The real story of this offseason for the Yankees has been their pursuit of a more flexible payroll for the future. It seems that every move made or not made by the Yankees for 2013 has been impacted by their goal of reducing their payroll to $189 million by 2014. It sets the stage for this question…
How does this affect their all-star second baseman Robinson Cano and his future with the team?
Cano is due to make $15 million in the final year of his contract in 2013; he will then test free agency for the first time. He’s 30-years-old, in the prime of his career, and most importantly he’s well aware that he’s in position to get paid. If Cano isn’t aware of this then I’m sure his agent Scott Boras has reminded him. Reportedly Cano will be looking for a contract similar to the one Alex Rodriguez secured from the Yankees. If that’s the case then 2013 could be very well be Cano’s last year in the Bronx.
The Yankees went down this road before in 2007 for Rodriguez with Boras involved as the agent. Rodriguez managed to get a 10-year, $275 million deal out of the contract talks. That contract has now become an albatross for the Yankees as Rodriguez is older, clearly on an offensive decline, and facing another yet another comeback from a serious injury. It’s hindered whatever flexibility the Yankees do have currently with their spending and has to be on the back of their minds as Cano’s contract status gets closer. Is this a road they really want to travel again?
If the Yankees let Cano walk as a free agent, they lose arguably the best second baseman in the game today and the best player on their team. Cano is also a homegrown Yankee and that’s something that separates his situation from Rodriguez. However, can the Yankees really be faulted for not giving him A-Rod money to avoid making that same mistake twice in less than a decade? At what point does logic step in where emotion leaves off?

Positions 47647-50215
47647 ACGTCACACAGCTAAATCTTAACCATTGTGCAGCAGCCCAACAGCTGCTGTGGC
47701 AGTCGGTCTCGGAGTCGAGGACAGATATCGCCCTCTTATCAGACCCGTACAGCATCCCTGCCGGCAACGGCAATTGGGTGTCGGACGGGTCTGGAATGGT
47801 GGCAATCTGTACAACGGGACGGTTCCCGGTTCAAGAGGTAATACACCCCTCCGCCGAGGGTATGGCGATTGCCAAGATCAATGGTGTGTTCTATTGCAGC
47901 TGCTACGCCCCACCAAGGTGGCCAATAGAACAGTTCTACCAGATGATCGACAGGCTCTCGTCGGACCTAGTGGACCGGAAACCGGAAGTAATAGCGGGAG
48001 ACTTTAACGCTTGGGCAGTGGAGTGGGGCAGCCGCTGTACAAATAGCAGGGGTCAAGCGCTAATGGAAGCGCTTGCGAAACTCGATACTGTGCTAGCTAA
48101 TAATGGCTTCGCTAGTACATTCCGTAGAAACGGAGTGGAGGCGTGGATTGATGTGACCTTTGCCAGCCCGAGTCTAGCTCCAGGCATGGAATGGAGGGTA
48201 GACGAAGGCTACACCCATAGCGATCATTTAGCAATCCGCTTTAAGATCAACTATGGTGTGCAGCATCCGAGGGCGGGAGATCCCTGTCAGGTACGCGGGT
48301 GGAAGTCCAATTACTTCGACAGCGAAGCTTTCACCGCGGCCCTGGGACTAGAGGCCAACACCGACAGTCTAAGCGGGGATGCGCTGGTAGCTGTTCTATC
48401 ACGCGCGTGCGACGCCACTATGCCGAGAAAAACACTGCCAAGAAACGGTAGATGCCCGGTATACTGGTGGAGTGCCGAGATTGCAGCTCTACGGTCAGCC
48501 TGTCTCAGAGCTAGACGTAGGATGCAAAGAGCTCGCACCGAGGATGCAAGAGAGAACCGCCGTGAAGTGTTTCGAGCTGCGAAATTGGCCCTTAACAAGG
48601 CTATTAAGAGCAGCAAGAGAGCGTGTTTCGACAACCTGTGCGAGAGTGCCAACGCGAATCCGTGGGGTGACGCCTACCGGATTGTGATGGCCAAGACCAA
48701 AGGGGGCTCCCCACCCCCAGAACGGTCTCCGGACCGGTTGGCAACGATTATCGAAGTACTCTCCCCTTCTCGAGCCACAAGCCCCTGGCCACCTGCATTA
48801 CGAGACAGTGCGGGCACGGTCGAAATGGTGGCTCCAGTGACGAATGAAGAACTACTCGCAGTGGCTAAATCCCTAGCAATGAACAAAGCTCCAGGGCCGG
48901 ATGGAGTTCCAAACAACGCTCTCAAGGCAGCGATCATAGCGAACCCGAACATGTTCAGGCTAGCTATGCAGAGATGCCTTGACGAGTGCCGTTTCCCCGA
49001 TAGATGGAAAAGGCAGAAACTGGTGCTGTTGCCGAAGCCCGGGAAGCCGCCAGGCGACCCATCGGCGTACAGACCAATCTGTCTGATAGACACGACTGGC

The fact of the matter with this Yankees team is that although the mission statement to win remains the same, the philosophy has changed. They are determined to be more efficient in their spending, even if it means not getting caught up in the temptation that comes with the free agent market.
Cano can make this very difficult for the Yankees if he puts up huge numbers in 2013. He can make it nearly impossible for them to let him walk if he leads them into and through the playoffs. If that happens, I’d expect that Scott Boras will expect nothing short of the world for his client and the Yankees will be hard-pressed to say no and walk away from the bargaining table.
I like the idea of Cano being a Yankee for life, if anyone is to take the changing of the guard once Mariano Rivera and Derek Jeter are done then the case can be made that it should be him. However, I also know the business aspect that comes with all of this. I think the Yankees should be applauded for the awareness they are showing now with their finances. It’s a sharp contrast from the past when they made it seem as if money was never an issue for them.
For the Yankees, re-signing Cano would solidify him as the face of their franchise for years to come. That’s a big commitment to make and it has pros and cons to it. It might be best to look at all of this from the perspective that money has to be spent in order for it to be made. When the Yankees re-signed Rodriguez, the case can be made that it was more about capitalizing off his chase for the all-time home run record as much as it was him being the best in the game. I couldn’t imagine Jeter reaching the 3,000 career hits mark in another uniform besides the Yankee pinstripes, and I don’t think the Yankees could either.
My gut is telling me that Cano won’t see a 10-year $275 million deal from the Yankees or any other team for that matter, however he’s going to see something as close to it as reasonably possible. The Yankees are going out of their way to cut costs for 2014 and beyond, however if they are looking for the next face of their franchise then Cano should be given strong consideration next winter when it’s time to make a deal. If the Yankees decide not to re-sign Cano, then it could go down as the biggest statement they have made to date about their new found approach to spending.